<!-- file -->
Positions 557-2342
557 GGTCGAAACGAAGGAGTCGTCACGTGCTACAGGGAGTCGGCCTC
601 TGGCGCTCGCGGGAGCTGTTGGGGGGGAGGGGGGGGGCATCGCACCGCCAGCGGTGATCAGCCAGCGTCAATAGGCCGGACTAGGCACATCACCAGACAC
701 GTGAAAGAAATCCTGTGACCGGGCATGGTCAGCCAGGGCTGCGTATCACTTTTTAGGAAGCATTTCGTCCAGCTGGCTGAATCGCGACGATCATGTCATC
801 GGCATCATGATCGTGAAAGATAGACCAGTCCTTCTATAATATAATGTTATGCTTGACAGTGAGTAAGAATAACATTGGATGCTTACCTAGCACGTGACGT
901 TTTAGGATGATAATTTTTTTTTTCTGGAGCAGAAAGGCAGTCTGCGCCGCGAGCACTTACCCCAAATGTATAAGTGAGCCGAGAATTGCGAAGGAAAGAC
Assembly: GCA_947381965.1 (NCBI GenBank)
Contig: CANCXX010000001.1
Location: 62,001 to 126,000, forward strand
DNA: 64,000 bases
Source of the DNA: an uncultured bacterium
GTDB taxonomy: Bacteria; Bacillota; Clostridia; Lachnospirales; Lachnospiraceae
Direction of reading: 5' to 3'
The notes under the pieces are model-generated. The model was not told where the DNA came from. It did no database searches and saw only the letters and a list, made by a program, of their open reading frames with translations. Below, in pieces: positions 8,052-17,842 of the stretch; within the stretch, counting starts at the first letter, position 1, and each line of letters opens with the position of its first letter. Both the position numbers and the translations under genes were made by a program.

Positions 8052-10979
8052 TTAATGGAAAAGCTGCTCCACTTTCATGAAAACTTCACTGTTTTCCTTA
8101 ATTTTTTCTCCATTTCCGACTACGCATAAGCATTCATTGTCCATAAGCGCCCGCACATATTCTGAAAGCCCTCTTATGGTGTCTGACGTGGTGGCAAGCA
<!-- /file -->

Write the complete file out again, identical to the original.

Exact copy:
Positions 557-2342
557 GGTCGAAACGAAGGAGTCGTCACGTGCTACAGGGAGTCGGCCTC
601 TGGCGCTCGCGGGAGCTGTTGGGGGGGAGGGGGGGGGCATCGCACCGCCAGCGGTGATCAGCCAGCGTCAATAGGCCGGACTAGGCACATCACCAGACAC
701 GTGAAAGAAATCCTGTGACCGGGCATGGTCAGCCAGGGCTGCGTATCACTTTTTAGGAAGCATTTCGTCCAGCTGGCTGAATCGCGACGATCATGTCATC
801 GGCATCATGATCGTGAAAGATAGACCAGTCCTTCTATAATATAATGTTATGCTTGACAGTGAGTAAGAATAACATTGGATGCTTACCTAGCACGTGACGT
901 TTTAGGATGATAATTTTTTTTTTCTGGAGCAGAAAGGCAGTCTGCGCCGCGAGCACTTACCCCAAATGTATAAGTGAGCCGAGAATTGCGAAGGAAAGAC
Assembly: GCA_947381965.1 (NCBI GenBank)
Contig: CANCXX010000001.1
Location: 62,001 to 126,000, forward strand
DNA: 64,000 bases
Source of the DNA: an uncultured bacterium
GTDB taxonomy: Bacteria; Bacillota; Clostridia; Lachnospirales; Lachnospiraceae
Direction of reading: 5' to 3'
The notes under the pieces are model-generated. The model was not told where the DNA came from. It did no database searches and saw only the letters and a list, made by a program, of their open reading frames with translations. Below, in pieces: positions 8,052-17,842 of the stretch; within the stretch, counting starts at the first letter, position 1, and each line of letters opens with the position of its first letter. Both the position numbers and the translations under genes were made by a program.

Positions 8052-10979
8052 TTAATGGAAAAGCTGCTCCACTTTCATGAAAACTTCACTGTTTTCCTTA
8101 ATTTTTTCTCCATTTCCGACTACGCATAAGCATTCATTGTCCATAAGCGCCCGCACATATTCTGAAAGCCCTCTTATGGTGTCTGACGTGGTGGCAAGCA